Welcome to Plant Preview, a blog dedicated to helping gardeners learn about gardening techniques and preview new plant cultivars. Read about new plants here first and hear how your "comrades in compost" are making use of new plant introductions in their gardens and landscapes. Blog author Geri Laufer is a life-long dirt gardener, degreed horticulturist, author and former County Extension Agent. Plant Preview is copyrighted by Geri Laufer.
Twist of Lime™ Abelia’s
backstory is an enthralling one of arrogance and disappointment.
The genus contains about 30
species. It was named for noted British physician and naturalist-author on
China, Dr. Clarke Abel, 1780 – 1826, who served as Chief Medical Officer and
Naturalist to the Embassy of Lord Amherst at the Court of Peking and in Canton
in 1816-17. During this time there was
resentment on the part of the Chinese due to perceived British arrogance and
because of British involvement in the opium trade. The British were technically
limited in plant collection to the Portuguese-controlled island of Macao.
In his role as naturalist, Dr. Abel had
collected many unfamiliar plants and seeds, all new to Western science at the
time. He also wrote a book of his observations and corresponded with renowned English
botanist Sir Joseph Banks.
Lord Amherst’s objective in China
was to improve British-Sino relations. To this end, the Embassy staff traveled
to the capital, and Abel made detailed observations and collected wild and cultivated
plants along the way. However, the mission backfired when Amherst refused to kowtow
to the Chinese Emperor and the entire party was banished from China. Before
departing on the hazardous journey back to England, Abel entrusted a small
portion of his extensive botanical collection to a colleague, Sir George
The ship ran aground on
uncharted reefs and was badly damaged, causing some of the cargo to be jettisoned,
including Abel’s botanical collection. Returning to the site the next day to
try and rescue some of the botanical chests, they were attacked and captured by
Malay pirates. Eventually, Abel did make it back to England and Staunton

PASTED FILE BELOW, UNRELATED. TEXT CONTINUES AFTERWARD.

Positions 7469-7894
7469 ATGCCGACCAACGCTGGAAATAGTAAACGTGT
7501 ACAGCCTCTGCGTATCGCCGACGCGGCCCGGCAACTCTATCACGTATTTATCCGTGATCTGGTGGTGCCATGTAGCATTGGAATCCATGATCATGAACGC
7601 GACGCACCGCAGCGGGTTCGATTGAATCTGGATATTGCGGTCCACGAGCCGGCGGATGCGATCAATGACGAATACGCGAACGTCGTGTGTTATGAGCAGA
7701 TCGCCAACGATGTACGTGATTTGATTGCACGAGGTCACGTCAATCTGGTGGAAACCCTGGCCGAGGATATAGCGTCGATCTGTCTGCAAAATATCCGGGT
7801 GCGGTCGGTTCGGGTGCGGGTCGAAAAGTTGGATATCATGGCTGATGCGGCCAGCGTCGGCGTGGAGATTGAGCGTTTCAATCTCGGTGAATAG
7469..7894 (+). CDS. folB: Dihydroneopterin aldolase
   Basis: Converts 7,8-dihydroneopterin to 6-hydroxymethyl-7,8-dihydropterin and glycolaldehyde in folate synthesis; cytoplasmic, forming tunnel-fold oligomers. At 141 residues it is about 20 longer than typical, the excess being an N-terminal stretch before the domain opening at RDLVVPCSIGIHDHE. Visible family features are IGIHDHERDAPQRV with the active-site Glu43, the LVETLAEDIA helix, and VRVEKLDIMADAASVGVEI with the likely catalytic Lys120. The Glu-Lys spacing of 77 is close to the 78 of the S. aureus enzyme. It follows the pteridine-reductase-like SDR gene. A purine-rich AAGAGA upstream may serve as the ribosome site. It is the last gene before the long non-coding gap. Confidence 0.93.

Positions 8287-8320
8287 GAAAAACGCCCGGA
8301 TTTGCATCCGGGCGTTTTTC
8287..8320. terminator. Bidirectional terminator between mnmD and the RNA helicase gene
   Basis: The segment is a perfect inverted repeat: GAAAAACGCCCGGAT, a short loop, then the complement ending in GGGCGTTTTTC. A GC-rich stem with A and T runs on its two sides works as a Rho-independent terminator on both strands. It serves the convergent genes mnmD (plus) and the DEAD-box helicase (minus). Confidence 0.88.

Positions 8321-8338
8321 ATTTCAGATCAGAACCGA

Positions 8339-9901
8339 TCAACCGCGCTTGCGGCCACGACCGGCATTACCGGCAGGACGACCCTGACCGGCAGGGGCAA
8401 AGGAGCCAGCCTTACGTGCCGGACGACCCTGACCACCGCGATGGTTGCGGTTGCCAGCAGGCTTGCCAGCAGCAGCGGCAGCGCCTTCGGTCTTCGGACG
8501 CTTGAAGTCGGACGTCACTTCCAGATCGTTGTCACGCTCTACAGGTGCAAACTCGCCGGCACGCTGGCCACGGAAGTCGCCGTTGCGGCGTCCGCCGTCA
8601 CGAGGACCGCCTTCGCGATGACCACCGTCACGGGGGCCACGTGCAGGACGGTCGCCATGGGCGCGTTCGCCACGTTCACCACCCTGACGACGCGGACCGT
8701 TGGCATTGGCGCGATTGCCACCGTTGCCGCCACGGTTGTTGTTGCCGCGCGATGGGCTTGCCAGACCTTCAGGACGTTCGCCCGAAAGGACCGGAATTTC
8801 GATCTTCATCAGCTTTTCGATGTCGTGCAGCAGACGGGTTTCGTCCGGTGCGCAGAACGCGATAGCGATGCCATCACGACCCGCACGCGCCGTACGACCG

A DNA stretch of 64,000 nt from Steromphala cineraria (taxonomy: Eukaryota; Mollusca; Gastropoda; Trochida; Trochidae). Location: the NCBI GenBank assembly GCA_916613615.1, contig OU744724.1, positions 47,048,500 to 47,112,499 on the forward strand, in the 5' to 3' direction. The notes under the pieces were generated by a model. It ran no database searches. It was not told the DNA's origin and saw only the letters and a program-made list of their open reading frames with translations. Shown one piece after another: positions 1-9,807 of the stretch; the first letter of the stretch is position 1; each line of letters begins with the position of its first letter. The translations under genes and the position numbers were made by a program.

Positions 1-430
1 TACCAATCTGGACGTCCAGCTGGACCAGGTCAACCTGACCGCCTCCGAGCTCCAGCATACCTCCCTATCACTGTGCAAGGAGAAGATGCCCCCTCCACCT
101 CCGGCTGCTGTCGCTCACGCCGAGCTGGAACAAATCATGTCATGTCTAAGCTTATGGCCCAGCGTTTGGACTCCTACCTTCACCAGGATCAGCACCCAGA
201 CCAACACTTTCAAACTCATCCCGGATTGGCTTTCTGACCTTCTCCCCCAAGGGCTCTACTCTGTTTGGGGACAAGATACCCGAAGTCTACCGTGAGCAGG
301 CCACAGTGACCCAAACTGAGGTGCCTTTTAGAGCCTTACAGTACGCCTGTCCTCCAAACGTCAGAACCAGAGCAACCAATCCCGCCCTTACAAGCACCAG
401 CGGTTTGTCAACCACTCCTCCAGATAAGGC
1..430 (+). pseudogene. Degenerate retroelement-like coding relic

returned the remaining small portion of Abel’s collection. One of the specimens
was named Abelia chinensis in Abel’s
honor posthumously in 1844, and is an ancestor of Twist of Lime™ Abelia. .
Meanwhile, Robert Fortune,
another famous plant collector, was also sending back live specimens from China,
including one that later would be named Abelia
uniflora. The first Abelia chinensis x
A. uniflora crosses were made at the
Rovelli Nursery in Italy producing a hybrid named Abelia x grandiflora in 1886 and was the best Abelia of its time.
This is the fascinating history
behind my favorite Abelia, Abelia x
grandiflora, Twist of Lime™ by Garden Debut®. I’ve planted my Twist of
Lime™ Abelia an area of the garden I call the “golden triangle” planted with
specimens having gold or yellow variegation or yellow flowers. In the photo, Twist of Lime™ Abelia is in the foreground, flanked by Euphorbia x martini ‘Ascot
Rainbow’ and Forsythia koreana ‘Ilgwang’. The brilliant leaves
of Twist of Lime™ is perfect for lighting up the partial shade. Other landscape uses for Twist of Lime™ Abelia
include specimen plantings in gardens and/or in a mixed border with other
shrubs, as a low, informal hedge plant, or as a cascade.
The honey-scented, tubular
blossoms of Twist of Lime™ Abelia are one of my greatest butterfly and
hummingbird attractors, and are actually edible in salads or candied. In
Astrological reports, the shrub Abelia is placed under the dominion of the
planet Moon, if you go for that sort of thing. Folklore tells that many baby
girls were named after the plant Abelia because of its continually fresh,
evergreen nature. Post a photo if you’re growing Twist of Lime™ Abelia too.